Friday, November 25, 2011

Italian Unification - The Characters

The Kings of Italy:
King Vittorio Emanuele II
King Umberto I
King Vittorio Emanuele III
King Umberto II

The last, pre-unification:
Viceroy Maximilian of Lombardy-Venetia
Duke Francis V of Modena
King Francis II of the Two-Sicilies
Pope Pius IX
Grand Duke Leopold II of Tuscany

1861-2011 Remember Your Roots!


  1. As much as I think the Italian unification was a good move, I'm not sure what to think about the fates of the kings of the states that existed before the unification. Was it fair? I suppose there were no other way, but even then... it makes me feel a bit uneasy.

  2. It wasn't fair but life seldom is. I have mixed feelings about them myself. Those tied to foreign powers were probably doomed regardless of what they did but, one thing that makes me a little less sympathetic was that, at least in the major cases, they had the opportunity to go along with unification and quite possibly could have kept their thrones. They chose not to and had to accept the consequences.

  3. All right I understand. There is nothing in this world that is not caused by people's own action. Everything happens for a reason.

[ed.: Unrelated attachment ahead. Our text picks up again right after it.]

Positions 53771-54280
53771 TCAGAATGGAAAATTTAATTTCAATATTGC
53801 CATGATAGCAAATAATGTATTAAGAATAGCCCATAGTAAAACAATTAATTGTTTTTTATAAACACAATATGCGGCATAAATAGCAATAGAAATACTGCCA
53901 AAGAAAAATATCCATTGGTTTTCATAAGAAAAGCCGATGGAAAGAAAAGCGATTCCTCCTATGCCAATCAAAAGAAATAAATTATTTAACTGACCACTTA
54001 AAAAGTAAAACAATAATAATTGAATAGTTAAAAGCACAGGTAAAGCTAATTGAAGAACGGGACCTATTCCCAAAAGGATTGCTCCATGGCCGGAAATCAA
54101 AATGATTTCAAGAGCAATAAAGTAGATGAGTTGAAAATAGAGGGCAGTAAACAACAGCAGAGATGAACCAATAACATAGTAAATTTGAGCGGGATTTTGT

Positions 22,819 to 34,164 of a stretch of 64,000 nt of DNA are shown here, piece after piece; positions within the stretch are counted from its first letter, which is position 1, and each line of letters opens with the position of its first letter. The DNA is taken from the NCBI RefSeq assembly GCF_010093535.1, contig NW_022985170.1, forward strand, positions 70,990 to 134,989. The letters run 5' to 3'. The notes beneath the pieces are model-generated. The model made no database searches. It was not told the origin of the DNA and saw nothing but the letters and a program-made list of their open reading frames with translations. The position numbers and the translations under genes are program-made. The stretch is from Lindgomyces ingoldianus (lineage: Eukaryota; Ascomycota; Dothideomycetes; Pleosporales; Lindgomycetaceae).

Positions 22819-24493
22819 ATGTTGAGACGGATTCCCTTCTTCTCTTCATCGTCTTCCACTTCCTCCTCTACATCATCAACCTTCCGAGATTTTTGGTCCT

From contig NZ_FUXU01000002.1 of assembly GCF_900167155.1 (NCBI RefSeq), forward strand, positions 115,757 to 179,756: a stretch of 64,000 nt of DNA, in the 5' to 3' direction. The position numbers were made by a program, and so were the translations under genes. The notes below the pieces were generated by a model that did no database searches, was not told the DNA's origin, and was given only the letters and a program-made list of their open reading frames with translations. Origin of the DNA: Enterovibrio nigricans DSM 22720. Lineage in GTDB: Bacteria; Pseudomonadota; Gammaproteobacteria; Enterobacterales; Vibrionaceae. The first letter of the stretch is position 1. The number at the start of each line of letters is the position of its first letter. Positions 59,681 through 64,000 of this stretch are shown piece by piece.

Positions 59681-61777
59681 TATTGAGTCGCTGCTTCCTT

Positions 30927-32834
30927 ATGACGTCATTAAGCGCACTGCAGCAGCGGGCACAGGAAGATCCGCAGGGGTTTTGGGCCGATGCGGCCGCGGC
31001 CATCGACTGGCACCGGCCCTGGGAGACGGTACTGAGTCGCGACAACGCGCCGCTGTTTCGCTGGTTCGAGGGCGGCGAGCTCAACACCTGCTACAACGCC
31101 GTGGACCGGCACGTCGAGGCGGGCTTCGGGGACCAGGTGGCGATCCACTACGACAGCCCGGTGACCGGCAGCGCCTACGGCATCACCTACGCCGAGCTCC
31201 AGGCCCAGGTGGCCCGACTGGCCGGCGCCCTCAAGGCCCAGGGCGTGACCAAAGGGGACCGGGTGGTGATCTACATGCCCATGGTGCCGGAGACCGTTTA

4. The tide began turning in favor of Italian unification many decades before it actually happened, and there were a number of proposals to unite the Italian states into either a confederation (with the King of Piedmont-Sardinia as a kind of hereditary president), or an empire as eventually happened in Germany. Either option would have preserved the various Italian states in their existing forms, but the other kings and dukes, etc. basically rejected any attempt to unite the country through diplomatic means and ended up being conquered and dethroned. It was certainly tragic, but it is certainly a case of the greater good prevailing - you can't make an omelet without breaking eggs and all that.

  5. When push came to shove there was just no denying that the lesser states were ruled by foreigners, not simply people from foreign dynasties but whose first allegiances were abroad rather than at home. Italians were sick of killing each other in wars to benefit people in distant lands and of seeing foreign troops shoot down their countrymen. It wasn't nice, it wasn't pretty, but that's the way the cookie crumbled. And, as I've long said, if nationalism is an evil it is at least a lesser evil in my book that internationalism or globalism.


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